"The industry's own studies have shown that the anti-fracking movement is starting to get traction and is starting to hold them up," said Stephen Cleghorn, an organic farmer in Pennsylvania and an outspoken opponent of fracking. "The science is on our side."

At a March 28 panel discussion on farming and fracking in Pittsburgh, Pa., Cleghorn said he is impressed with the change he has seen in the movement over the past year. Anti-fracking activists are "syncing up" with the anti-mountaintop removal and anti-Keystone XL groups, all of whom are "literally getting in the way of this activity," he said.

"Something's happening here because people know that this is connected to climate change," Cleghorn said. "But more than that, we're starting to realize that nature is bigger than us. We don't control nature like we've been doing during the Industrial Revolution anymore. Nature doesn't need us. People are starting to get that."

Schlosberg described how the issue of fracking touches many different constituencies in such a powerful way. "It impacts people's water. It impacts the air that people breathe. It impacts people's health. It impacts climate, food. Those are different elements that make this a particularly powerful issue," he said. "There is a coalescing around the concept that this is not something we should be doing."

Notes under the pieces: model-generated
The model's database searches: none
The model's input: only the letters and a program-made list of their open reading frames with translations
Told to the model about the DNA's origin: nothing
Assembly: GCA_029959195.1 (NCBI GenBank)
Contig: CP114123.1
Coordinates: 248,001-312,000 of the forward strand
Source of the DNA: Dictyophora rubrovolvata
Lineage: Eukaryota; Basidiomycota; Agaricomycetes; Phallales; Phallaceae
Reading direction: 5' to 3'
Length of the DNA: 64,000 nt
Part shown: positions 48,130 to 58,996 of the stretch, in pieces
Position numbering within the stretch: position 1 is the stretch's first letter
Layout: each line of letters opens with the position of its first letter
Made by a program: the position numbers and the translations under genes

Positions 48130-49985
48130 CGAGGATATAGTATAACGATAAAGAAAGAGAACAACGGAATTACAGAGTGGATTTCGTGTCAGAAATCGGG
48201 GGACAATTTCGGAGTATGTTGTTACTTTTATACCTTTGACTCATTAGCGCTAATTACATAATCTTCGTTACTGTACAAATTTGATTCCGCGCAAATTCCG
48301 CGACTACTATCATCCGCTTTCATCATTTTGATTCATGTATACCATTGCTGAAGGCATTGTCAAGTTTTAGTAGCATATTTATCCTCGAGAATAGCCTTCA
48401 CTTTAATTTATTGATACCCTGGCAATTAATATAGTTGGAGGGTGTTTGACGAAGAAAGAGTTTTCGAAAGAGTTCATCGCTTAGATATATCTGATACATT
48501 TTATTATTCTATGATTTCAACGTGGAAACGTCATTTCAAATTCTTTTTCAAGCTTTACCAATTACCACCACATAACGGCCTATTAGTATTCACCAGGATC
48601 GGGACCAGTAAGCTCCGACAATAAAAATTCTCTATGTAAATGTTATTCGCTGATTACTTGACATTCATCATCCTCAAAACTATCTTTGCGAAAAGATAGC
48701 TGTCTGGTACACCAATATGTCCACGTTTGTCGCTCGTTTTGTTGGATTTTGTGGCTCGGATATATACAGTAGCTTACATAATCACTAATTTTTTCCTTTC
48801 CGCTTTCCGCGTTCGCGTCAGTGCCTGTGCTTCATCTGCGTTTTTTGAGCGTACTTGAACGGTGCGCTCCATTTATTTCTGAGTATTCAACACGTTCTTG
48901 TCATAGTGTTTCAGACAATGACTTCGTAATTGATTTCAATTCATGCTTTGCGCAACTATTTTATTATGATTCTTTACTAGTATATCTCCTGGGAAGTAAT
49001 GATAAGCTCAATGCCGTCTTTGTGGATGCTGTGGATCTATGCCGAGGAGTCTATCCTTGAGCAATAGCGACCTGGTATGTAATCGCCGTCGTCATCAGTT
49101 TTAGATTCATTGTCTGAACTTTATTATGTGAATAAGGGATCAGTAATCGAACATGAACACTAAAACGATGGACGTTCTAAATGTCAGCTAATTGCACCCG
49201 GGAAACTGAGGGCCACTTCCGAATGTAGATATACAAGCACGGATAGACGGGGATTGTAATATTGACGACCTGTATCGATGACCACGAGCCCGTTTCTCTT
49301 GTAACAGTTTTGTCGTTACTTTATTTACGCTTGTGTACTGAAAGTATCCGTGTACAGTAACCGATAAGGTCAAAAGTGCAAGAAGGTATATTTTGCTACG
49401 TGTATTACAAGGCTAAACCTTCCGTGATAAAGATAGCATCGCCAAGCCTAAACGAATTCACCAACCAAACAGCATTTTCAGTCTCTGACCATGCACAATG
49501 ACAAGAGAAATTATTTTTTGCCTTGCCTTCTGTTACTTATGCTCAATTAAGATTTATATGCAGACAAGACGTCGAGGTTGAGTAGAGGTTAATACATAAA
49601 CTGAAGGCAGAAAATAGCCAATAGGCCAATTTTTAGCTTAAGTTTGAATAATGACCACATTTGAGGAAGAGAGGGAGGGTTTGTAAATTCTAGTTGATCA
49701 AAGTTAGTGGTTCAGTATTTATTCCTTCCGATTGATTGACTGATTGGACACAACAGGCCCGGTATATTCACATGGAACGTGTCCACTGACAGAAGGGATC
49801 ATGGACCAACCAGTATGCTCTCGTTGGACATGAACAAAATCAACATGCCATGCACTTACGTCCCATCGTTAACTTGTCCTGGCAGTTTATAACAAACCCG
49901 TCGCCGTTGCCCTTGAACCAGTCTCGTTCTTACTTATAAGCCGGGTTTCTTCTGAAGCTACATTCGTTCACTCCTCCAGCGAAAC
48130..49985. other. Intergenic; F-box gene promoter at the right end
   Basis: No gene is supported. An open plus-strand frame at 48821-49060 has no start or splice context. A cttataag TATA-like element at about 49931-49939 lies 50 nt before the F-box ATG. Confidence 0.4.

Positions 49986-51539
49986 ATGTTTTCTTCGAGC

"The grassroots have been way out in front on this from the get-go," he said. "It's a testament to grassroots organizations and community organizing that the movement has grown."

But Schlosberg also observed that larger organizations, not just the grassroots, are getting involved in slowing down or stopping fracking. For example, Americans Against Fracking, a coalition of dozens of organizations formed in late 2012, organized the April 3 national conference call during which activists from across the nation joined Fox to provide updates on their anti-fracking campaigns.

Given the growth of the movement, "it's going to be more difficult for states to allow fracking or fight against local control without engendering massive opposition," Schlosberg predicted.